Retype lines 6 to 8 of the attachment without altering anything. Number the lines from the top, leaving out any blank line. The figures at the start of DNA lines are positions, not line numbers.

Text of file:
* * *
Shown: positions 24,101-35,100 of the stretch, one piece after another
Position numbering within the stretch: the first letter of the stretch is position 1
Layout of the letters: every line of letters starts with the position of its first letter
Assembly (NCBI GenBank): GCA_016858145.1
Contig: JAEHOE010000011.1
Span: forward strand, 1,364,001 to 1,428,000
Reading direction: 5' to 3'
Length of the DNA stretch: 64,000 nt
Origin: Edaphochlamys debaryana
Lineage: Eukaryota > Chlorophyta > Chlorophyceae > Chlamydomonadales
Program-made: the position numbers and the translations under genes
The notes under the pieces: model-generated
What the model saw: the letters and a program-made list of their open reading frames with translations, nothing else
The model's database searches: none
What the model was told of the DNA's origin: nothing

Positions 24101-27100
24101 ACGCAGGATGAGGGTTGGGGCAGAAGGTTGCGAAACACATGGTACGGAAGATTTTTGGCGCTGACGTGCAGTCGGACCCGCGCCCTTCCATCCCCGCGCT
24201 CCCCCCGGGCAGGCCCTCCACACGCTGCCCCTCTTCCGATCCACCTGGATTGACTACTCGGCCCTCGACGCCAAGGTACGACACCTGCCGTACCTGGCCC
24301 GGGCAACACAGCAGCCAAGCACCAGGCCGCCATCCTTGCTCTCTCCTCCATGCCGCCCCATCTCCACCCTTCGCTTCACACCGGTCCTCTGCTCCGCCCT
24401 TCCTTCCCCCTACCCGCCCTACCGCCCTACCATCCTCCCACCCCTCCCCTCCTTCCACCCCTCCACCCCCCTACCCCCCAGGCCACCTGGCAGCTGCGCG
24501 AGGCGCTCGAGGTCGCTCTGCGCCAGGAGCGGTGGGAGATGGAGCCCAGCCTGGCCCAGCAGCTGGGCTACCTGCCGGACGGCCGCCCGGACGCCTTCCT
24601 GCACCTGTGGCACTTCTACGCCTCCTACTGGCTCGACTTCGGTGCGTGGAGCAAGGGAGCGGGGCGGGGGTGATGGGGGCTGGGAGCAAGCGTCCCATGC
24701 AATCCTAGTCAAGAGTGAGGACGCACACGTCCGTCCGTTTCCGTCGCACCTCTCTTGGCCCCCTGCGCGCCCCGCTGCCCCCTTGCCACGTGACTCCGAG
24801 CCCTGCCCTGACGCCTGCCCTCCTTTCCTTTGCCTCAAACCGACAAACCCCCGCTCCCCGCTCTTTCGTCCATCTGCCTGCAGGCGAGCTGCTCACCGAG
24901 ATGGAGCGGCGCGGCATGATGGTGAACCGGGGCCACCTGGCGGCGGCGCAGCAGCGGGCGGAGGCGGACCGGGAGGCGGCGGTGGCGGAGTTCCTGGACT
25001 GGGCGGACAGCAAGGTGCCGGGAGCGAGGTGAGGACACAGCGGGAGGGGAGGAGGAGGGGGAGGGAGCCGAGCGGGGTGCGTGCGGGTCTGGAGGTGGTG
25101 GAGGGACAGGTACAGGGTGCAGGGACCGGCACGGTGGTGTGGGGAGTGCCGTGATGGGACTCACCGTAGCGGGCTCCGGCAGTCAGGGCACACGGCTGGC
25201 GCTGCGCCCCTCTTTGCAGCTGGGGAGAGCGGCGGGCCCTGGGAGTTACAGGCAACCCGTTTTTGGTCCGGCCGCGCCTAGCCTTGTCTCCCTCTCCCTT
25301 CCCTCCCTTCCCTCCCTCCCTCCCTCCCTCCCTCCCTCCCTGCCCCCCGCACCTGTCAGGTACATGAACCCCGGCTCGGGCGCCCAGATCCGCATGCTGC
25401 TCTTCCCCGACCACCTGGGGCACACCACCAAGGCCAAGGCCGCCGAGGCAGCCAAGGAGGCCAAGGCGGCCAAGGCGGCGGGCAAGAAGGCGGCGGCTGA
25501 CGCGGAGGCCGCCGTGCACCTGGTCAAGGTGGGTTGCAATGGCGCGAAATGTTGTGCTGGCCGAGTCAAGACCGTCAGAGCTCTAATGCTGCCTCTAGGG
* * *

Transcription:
Span: forward strand, 1,364,001 to 1,428,000
Reading direction: 5' to 3'
Length of the DNA stretch: 64,000 nt